Search

We Are Live: Talking Apple, Amazon, Alphabet, AMD, Samsung, Qualcomm Earnings – The Six Five Webcast

On this week’s episode of The Six Five, hosts Daniel Newman and Patrick Moorhead get together to discuss:

  1. Amazon Earnings
  2. Qualcomm Earnings
  3. Google Earnings
  4. AMD Earnings
  5. Apple Earnings
  6. Samsung Galaxy Unpacked

For a deeper look into each topic, please click on the links above. Be sure to subscribe to The Six Five Webcast so you never miss an episode.

Watch the episode here:

Listen to the episode on your favorite streaming platform:

Disclaimer: The Six Five Webcast is for information and entertainment purposes only. Over the course of this webcast, we may talk about companies that are publicly traded and we may even reference that fact and their equity share price, but please do not take anything that we say as a recommendation about what you should do with your investment dollars. We are not investment advisors and we do not ask that you treat us as such.

Transcript:

Patrick Moorhead: Hi, this is Pat Moorhead with Moor Insights & Strategy, and we’re here for another Six Five Podcast. I am broadcasting from an undisclosed location in Redmond, Washington. It’s early. It’s almost 6:00 AM, but I’m here with my bestie, Daniel Newman, CEO of the Futurum Group. Daniel, how you doing this morning? A little bit of a different background you have there.

Daniel Newman: Yeah. I’m also in an undisclosed location, never to be disclosed into the future, but I’ve settled in, and when I say settled in, I mean, this is the cleanest spot. I’m amidst of massive boxes, but I’ve finally moved, and for anyone that’s been following this story because it is top news because everything I do is top news, I moved to Austin, what, 19 months, 20 months ago. I was supposed to move into this house 12, 13 months ago, but you want to know what a bad supply chain looks like combined with a bad builder. You’ll find my house now. The product ended up being okay, but let’s just say a year late, but good to be here. It’s good to be here with you, buddy.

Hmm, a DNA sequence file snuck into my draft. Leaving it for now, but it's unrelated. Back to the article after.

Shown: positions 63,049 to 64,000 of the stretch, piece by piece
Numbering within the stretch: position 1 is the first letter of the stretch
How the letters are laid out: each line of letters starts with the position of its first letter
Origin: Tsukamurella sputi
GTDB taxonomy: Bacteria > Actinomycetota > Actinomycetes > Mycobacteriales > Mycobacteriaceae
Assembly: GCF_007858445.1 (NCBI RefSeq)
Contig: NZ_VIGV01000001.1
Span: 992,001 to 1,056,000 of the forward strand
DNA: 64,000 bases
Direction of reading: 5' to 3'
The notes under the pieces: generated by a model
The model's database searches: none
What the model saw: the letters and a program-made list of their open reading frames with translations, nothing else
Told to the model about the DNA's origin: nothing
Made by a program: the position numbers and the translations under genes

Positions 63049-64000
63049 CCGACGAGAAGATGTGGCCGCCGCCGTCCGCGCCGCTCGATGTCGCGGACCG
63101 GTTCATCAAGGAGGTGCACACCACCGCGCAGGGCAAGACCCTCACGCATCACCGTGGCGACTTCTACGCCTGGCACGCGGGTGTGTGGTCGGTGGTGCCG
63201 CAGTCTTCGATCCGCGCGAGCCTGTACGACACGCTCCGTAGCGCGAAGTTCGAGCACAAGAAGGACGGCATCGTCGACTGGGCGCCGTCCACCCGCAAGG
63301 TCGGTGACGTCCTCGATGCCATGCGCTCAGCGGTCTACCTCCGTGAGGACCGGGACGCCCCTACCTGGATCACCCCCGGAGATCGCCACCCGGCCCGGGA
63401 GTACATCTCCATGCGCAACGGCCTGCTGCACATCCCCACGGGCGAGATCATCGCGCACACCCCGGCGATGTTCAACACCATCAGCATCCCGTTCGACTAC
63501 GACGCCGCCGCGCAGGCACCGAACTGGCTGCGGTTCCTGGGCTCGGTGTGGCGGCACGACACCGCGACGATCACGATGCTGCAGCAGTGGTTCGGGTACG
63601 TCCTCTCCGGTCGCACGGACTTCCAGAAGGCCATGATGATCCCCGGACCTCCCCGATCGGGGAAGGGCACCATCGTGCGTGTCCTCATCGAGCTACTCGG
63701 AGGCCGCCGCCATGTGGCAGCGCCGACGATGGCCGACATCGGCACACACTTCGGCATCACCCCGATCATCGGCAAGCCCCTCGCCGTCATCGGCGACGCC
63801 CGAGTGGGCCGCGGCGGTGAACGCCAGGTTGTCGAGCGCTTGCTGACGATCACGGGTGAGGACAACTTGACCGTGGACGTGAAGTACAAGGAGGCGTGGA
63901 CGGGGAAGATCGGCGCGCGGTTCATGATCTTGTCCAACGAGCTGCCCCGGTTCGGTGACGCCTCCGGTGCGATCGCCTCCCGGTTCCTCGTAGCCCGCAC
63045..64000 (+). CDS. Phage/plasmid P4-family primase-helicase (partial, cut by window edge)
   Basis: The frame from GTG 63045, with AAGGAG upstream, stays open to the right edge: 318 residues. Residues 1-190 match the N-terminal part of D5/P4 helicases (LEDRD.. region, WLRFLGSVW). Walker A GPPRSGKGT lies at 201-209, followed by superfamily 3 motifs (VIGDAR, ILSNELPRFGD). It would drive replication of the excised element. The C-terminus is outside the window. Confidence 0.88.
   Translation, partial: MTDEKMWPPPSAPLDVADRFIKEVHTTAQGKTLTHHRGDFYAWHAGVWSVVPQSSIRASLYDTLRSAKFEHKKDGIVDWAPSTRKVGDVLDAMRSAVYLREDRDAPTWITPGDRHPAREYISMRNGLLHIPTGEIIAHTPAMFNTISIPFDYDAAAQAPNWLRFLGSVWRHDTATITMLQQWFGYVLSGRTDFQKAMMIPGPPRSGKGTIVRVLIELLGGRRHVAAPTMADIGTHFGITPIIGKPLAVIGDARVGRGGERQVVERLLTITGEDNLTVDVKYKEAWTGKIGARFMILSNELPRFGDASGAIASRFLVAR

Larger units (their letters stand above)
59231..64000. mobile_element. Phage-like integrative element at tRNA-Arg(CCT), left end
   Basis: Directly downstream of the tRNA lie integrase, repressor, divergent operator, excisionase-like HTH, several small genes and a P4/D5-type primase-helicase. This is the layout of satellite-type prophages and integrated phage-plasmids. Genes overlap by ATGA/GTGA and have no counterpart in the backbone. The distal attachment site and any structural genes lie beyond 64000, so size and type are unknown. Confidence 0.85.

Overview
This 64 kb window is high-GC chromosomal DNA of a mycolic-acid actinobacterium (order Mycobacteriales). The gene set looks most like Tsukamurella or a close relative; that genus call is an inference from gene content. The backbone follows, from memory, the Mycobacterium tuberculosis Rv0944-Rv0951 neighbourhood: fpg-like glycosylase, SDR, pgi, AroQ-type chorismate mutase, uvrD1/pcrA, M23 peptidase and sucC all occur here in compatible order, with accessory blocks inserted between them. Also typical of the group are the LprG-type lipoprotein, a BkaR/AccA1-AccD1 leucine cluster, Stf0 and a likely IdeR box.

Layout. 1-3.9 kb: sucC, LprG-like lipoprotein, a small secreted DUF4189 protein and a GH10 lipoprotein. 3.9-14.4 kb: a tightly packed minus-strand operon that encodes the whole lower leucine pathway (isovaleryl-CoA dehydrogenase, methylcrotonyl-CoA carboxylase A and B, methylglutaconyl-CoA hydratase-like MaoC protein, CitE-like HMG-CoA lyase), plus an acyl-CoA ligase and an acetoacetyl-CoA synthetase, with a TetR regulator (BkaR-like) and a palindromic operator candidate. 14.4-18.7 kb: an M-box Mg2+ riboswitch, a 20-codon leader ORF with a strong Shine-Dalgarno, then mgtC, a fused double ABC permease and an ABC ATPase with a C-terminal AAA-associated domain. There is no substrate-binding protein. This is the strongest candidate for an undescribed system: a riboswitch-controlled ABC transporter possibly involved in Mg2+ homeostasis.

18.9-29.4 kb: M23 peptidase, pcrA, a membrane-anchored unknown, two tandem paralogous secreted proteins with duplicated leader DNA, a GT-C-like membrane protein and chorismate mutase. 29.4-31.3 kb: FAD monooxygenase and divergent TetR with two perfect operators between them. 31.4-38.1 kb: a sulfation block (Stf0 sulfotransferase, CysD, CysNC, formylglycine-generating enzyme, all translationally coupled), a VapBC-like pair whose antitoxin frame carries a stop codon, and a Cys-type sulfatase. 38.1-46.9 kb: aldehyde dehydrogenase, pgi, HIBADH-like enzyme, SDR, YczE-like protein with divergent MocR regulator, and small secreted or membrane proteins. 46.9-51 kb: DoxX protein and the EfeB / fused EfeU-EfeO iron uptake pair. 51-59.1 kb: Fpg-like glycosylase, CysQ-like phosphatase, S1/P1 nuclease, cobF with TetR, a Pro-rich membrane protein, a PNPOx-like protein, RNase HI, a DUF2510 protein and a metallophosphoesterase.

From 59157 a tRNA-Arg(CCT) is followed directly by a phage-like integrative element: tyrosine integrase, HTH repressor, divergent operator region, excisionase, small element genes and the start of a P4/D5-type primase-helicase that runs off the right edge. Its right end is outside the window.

Patrick Moorhead: Yeah, it’s great to be here too. Literally, this is the highlight of my week. Even though it’s early, I mean, this allows us and hopefully the listeners enjoy this as well, but we do have a great show today, and if it’s your first time on the show, the Six Five, we talk six topics five to 10 minutes each. We talk a little bit of news but it’s mostly analysis, and we also talk earnings, which is really the topic of today. A reminder, don’t take anything we say as investment advice. Consult and expert because we are industry analysts, not equity analysts or authorized to give investment advice.

So we have a good show today. A lot of earnings, like I said. We’re talking Amazon, Qualcomm, Google, AMD, Apple, Samsung. Pretty much the tech markets are a little bit in turmoil maybe at the exception of a couple companies. It is funny out with a rocking dividend, but we’re not going to talk about them because they really don’t do a whole lot of B2B, but let’s dive in. We are talking Amazon. I’m going to call your number, Dan. What’s going on over at the company?

Daniel Newman: Yeah. Let’s talk about Amazon. I mean, let me just preamble on one thing before I go specifically into Amazon because you said tech is in turmoil, and here’s the weirdest thing, Pat. For the last 16 months or so since basically November, was that 14 months ago of 2021, the tech markets have been falling precipitously, yet earnings over the next first few quarters into 2022 are actually really good.